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Seddon JM, Francis PJ, George S, Schultz DW, Rosner B, Klein ML. Association of CFH Y402H and LOC387715 A69S With Progression of Age-Related Macular Degeneration. JAMA. 2007;297(16):1793–1800. doi:10.1001/jama.297.16.1793
Author Affiliations: Ophthalmic Epidemiology and Genetics Service, Department of Ophthalmology, Tufts-New England Medical Center (Dr Seddon), Departments of Epidemiology (Dr Seddon) and Biostatistics (Dr Rosner), Harvard School of Public Health, Harvard Graduate School of Education (Ms George); and Channing Laboratory, Harvard Medical School (Dr Rosner), Boston; and Macular Degeneration Center, Casey Eye Institute, Oregon Health and Science University, Portland (Drs Francis, Schultz, and Klein).
Context Studies have reported that single-nucleotide polymorphisms in the genes CFH and LOC387715 are associated with age-related macular degeneration (AMD).
Objective To assess whether these genetic variants have prognostic importance for progression to advanced AMD and related visual loss.
Design, Setting, and Participants Prospective analysis of 1466 white participants in the Age-Related Eye Disease Study (AREDS), a US multicenter clinical trial conducted from 1990 to 2001 with a mean follow-up time of 6.3 years. Age-related macular degeneration status was determined by grading of fundus photographs. Progression (n = 281) was defined as newly diagnosed advanced AMD (geographic atrophy, exudative disease, or AMD causing visual loss) in one or both eyes during the course of the study. Genotypic analysis was conducted in 2006.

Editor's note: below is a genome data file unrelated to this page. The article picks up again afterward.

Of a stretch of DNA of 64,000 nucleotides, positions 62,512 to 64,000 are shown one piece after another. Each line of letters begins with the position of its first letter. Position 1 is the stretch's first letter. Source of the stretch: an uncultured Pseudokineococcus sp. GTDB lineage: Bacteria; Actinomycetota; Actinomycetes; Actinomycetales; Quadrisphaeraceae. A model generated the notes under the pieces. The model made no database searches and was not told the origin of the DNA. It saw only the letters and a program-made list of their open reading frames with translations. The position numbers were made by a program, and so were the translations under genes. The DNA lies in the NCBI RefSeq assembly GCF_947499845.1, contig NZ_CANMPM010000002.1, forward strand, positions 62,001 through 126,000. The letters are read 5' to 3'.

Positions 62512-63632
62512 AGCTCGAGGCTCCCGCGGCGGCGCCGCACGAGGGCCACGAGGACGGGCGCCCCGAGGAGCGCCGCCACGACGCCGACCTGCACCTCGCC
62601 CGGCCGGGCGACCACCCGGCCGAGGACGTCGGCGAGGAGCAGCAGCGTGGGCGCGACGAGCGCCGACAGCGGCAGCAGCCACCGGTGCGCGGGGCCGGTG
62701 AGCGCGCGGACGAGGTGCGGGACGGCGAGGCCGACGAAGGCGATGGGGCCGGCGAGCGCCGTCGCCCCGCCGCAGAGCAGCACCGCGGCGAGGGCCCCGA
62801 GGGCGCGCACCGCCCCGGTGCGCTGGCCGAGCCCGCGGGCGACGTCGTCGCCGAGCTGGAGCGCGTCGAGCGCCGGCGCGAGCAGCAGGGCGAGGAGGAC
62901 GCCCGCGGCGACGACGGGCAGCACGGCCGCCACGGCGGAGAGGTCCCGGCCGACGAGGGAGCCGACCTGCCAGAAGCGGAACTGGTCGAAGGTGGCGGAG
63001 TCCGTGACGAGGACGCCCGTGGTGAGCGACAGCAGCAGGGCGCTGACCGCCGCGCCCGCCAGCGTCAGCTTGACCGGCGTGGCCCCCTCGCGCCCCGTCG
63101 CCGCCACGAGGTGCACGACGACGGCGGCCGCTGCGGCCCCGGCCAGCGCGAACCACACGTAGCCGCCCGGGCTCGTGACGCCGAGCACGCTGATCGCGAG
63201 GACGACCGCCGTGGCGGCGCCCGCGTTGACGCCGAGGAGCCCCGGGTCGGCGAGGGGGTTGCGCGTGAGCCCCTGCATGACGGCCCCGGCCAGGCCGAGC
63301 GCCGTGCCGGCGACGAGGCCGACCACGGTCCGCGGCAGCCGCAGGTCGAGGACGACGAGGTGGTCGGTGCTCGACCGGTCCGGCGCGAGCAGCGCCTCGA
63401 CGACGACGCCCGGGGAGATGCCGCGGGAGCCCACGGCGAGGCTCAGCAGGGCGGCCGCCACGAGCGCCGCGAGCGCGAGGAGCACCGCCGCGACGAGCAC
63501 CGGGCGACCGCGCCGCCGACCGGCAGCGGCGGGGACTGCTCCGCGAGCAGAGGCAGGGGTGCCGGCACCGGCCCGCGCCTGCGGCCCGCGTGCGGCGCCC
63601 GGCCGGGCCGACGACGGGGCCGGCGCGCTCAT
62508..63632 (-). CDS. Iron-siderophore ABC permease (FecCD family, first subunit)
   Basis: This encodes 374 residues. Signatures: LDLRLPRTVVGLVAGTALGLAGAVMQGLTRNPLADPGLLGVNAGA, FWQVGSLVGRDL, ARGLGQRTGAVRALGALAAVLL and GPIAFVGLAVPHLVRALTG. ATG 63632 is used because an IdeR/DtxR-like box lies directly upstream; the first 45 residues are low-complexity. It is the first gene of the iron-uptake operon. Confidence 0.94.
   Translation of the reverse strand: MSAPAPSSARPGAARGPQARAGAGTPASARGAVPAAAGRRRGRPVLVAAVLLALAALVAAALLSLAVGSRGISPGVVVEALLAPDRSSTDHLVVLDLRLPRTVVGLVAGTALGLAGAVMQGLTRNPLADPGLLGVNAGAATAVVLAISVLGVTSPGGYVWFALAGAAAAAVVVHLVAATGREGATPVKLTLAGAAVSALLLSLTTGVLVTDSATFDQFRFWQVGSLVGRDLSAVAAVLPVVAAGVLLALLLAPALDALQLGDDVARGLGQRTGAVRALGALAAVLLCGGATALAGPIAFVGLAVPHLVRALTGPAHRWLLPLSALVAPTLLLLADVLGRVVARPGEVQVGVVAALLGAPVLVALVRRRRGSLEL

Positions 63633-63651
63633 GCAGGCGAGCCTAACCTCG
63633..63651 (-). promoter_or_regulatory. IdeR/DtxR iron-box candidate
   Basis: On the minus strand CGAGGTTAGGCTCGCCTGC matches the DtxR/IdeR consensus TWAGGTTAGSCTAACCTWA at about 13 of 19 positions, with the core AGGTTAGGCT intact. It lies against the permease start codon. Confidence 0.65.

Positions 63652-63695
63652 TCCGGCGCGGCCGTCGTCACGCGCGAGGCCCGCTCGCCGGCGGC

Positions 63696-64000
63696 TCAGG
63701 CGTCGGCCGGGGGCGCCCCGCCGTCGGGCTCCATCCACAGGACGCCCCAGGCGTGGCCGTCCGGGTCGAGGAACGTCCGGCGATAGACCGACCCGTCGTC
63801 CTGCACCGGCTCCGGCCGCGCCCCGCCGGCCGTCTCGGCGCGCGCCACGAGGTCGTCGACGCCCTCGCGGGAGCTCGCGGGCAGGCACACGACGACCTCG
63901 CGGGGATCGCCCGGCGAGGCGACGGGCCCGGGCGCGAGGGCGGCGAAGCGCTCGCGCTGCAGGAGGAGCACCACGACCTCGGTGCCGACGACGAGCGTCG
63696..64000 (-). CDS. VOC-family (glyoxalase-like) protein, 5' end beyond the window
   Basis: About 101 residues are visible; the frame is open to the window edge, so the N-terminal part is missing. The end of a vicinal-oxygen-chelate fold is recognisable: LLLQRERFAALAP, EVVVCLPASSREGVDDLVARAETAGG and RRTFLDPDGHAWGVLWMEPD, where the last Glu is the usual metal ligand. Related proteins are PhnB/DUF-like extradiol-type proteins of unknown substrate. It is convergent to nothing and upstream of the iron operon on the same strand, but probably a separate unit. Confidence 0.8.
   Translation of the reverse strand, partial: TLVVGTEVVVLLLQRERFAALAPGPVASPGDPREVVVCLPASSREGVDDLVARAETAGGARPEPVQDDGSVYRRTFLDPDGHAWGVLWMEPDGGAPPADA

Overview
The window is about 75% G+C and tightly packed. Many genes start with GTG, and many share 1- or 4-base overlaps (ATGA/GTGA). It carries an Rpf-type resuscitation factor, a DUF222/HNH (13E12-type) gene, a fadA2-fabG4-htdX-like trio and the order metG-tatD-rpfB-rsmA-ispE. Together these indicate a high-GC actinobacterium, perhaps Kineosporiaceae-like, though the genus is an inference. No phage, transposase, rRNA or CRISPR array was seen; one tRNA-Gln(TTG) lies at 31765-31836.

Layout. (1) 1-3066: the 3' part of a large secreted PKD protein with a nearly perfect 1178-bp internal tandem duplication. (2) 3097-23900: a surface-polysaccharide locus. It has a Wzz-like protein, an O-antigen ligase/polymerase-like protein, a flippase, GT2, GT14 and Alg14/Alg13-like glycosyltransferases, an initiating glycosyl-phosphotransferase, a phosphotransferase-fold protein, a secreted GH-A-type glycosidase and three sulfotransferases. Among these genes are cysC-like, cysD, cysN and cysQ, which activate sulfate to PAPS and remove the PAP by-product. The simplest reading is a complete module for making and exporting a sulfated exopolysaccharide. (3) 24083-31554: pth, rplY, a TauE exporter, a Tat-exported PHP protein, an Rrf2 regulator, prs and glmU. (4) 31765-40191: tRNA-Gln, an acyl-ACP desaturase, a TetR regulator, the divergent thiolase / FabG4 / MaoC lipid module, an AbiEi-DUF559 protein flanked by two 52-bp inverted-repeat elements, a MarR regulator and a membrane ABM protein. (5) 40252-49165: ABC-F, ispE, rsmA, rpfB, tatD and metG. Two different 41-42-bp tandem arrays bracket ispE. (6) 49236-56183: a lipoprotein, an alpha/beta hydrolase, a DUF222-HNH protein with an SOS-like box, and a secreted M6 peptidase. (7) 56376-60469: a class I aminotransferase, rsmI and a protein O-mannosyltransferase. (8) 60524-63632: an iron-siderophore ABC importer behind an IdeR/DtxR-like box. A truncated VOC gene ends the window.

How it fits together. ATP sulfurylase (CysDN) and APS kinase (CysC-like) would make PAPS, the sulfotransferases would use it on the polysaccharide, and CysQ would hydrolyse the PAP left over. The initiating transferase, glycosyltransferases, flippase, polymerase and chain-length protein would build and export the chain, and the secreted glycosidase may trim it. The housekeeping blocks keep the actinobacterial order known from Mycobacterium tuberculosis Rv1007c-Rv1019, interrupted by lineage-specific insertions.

Main Outcome Measure Incidence rates of dry and neovascular advanced AMD.
Results The CFH Y402H and LOC387115 A69S polymorphisms were each independently related to progression from early or intermediate stages to advanced stages of AMD, controlling for demographic factors, smoking, body mass index, and AREDS vitamin-mineral treatment assignment, with odds ratios (ORs) of 2.6 (95% confidence interval [CI], 1.7-3.9) for CFH and 4.1 (95% CI, 2.7-6.3) for LOC387715 for the homozygous risk genotypes (P<.001 for trend for each additional risk allele for both genes). The effect of LOC387715 was stronger for progression to neovascular disease (OR, 6.1; 95% CI, 3.3-11.2) compared with geographic atrophy (OR, 3.0; 95% CI, 1.4-6.5) relative to no progression for the homozygous risk state. The presence of all adverse factors (both risk genotypes, smoking, and body mass index ≥25) increased risk 19-fold. Smoking and high body mass index increased odds of progression within each risk genotype. Genetic plus nongenetic risk scores provided an area under the receiver operating characteristic curve of up to 0.78.
Conclusions Common polymorphisms in the genes CFH and LOC387715 are independently related to AMD progression after adjustment for other known AMD risk factors. Presence of these polymorphisms plus AREDS vitamin-mineral treatment, smoking, and body mass index of 25 or higher identify patients who are highly susceptible to developing advanced stages of this visually disabling disease.
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